Commenter
        sum
        Date and time
        August 03, 2012, 10:02AM
      • sounds more like bitterness, sum...

        Commenter
        victor
        Date and time
        August 03, 2012, 11:01AM
      • victor
        you're absolutely right!!
        if only there was enough room in that crack for me to park my nose in as well......

        Commenter
        sum
        Date and time
        August 03, 2012, 11:54AM
      • The only time I got jealous was when I unexpectedly received a friend's wedding invitation (they'd been engaged for a while, but never said anything about ramping up the wedding plans). It was this instant, horribly visceral feeling, and, given that this was a very close friend, one that really shocked me.
        I did a bit of navel-gazing and realised that it had nothing to do with my friends. Fact was, although I liked being single, that jealousy had come from a deep, unacknowledge desire for a relationship. It was a wake up call, and I'm very glad for it. I never told my friends, of course, and I celebrated every aspect of their wedding without a touch of the green-eyed monster.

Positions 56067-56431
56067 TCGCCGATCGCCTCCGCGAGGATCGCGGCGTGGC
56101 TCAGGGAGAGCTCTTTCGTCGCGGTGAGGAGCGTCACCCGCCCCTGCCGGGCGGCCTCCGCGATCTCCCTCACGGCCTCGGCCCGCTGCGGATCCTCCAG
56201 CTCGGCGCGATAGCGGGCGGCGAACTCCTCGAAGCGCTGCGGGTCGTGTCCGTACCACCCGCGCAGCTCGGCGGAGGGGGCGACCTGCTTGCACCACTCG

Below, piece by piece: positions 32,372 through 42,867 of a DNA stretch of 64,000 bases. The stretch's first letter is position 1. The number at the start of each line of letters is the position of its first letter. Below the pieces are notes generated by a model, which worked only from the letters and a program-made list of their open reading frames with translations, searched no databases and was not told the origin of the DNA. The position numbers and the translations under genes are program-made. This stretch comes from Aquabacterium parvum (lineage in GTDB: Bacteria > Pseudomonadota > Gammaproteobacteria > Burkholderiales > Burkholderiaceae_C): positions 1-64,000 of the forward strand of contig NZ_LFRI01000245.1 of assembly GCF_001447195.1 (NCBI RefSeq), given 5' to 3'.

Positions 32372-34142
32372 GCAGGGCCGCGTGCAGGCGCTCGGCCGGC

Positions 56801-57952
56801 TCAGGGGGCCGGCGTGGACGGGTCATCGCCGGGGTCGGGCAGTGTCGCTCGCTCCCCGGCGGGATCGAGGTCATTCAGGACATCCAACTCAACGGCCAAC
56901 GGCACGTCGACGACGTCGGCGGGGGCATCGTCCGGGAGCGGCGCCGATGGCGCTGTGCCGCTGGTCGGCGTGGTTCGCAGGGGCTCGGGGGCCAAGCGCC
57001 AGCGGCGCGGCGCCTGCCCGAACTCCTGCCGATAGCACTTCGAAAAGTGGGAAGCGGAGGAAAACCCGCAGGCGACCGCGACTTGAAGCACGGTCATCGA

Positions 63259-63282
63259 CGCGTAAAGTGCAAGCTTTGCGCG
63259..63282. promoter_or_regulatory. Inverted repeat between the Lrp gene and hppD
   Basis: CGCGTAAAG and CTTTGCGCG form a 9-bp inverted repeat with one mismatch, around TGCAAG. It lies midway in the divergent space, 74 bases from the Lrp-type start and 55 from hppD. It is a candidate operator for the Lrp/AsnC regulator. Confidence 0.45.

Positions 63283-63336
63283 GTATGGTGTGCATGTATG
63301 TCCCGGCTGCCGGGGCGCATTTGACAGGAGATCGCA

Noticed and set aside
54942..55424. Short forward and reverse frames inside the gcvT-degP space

That experience makes me wonder about the father in the example. Just a suggestion, but maybe he's not jealous of his kids but feeling excluded? What with breastfeeding and maternity leave, a lot of outside forces inadvertantly encourage new parents into two roles - the doting mum and the breadwinning father. I can see how that could end up in a scenario where a man might feel like he's not an integral part of the family. I know of a marriage that has recently broken up for this very reason - she has such a primary role in raising the kids that even his opinion on what food they should eat was ignored. Eventually, he came to resent it so much that he walked out on her (personally, I think he should have spoken up earlier, but it's not my marriage, so that's just an outsider's opinion).

        Commenter
        ScienceGeek
        Date and time
        August 03, 2012, 12:29PM